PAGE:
Scientists may have discovered when and how the high-energy particles that bombard the Earth and other objects emerge from violent environments like sun atmosphere.
These high-energy particles pose a threat to sensitive satellite technology And astronauts, and can even affect aircraft flying over the North Pole. Although researchers have been studying these particles for decades, it has been difficult to establish a clear pattern of when seizures can appear, and thus predict when they will occur.
In new research, based on simulations created with supercomputers, scientists have identified plasma in the sunThe outer atmosphere as a source of these high-energy particles.
“This exciting new research will allow us to better predict the origin of solar energy particles and improve prediction models space climate events, a major target for NASA and other space agencies and governments around the world,” said Luca Commisso, a Columbia University researcher and co-author of the study, in statement.
The Sun’s outer atmosphere, the corona, is made of plasma, which means that violent conditions stripped atoms of their electrons. Solar scientists believe that high-energy particles are generated in this extremely turbulent sea of bare atoms (ions) and Electrons.
However, this has been difficult to study, because the plasma moves erratically and unpredictably, so it has been a mystery about how and when the high-energy particles are generated.
Commisso and Lorenzo Cerrone, also from Colombia, developed simulations using supercomputers at NASA, Colombia, and the National Center for Energy Research and Scientific Computing that modeled the precise motion of electrons and ions in solar plasmas. This creates a good proxy for corona that gives the most comprehensive data to date on when and how high-energy particles form in the region.
Simulations have shown that magnetic fields in the corona can accelerate electrons and ions to approximately light’s speedand launch them into space.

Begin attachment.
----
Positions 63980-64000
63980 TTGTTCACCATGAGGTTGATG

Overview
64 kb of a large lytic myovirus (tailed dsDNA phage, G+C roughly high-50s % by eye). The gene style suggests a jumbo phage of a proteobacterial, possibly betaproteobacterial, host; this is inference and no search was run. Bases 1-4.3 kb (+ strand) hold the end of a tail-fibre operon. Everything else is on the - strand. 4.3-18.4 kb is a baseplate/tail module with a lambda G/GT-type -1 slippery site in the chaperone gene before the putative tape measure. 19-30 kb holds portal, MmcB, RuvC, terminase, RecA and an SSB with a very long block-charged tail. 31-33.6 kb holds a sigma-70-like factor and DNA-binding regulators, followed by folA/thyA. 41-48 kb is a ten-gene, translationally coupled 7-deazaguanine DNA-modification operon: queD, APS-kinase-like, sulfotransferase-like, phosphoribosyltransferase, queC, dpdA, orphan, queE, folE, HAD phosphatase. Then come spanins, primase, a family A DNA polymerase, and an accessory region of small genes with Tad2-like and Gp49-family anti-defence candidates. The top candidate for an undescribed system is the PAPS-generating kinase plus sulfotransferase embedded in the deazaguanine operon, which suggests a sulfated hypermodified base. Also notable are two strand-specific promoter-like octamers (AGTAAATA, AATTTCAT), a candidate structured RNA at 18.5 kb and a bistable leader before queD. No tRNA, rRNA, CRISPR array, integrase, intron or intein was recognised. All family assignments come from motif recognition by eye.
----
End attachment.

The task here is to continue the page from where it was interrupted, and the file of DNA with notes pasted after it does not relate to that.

The research helps solve a question that scientists have asked since 1949, when Enrico Fermi began investigating magnetic fields in space as the source of the high-energy particles observed embrittlement. Earth’s atmosphere. Fermi’s work has led physicists to suggest that the sun’s plasma could be behind many of these particles, while others have pelted Earth from deep space. But proving this hypothesis has been challenging.
While the team’s results were based on NASA simulations Parker Solar Probe It could help validate the research, Commisso said.
The Parker Solar Probe has been observing our star since the spacecraft was launched in 2018. Part of the mission is to study the sun’s turbulent outer atmosphere. This means that the Parker Solar Probe can directly monitor the distribution of high-energy particles being generated in the corona.
The results of the new work also have implications beyond Solar System. All stars are composed primarily of plasma, which means that the vast majority of matter astronomers see is in this state of matter (which is not a gas, liquid, or solid).
A better understanding of how plasma accelerates particles can explain the high-energy particles seen not only around the sun and other stars but also around other cosmic bodies, such as neutron stars And the black holes.
This opens the door to more simulations that can look into the longer term starsblack holes and neutron stars generate their own high-energy particles.
“Our results are centered around the Sun, but can also be taken as a starting point for a better understanding of how high-energy particles are produced in distant stars and around black holes,” Commisso said. “We’ve only scratched the surface that supercomputer simulations can tell us about how these particles are generated across the universe.”
The team’s research was published on September 13 in Astrophysical Journal Letters.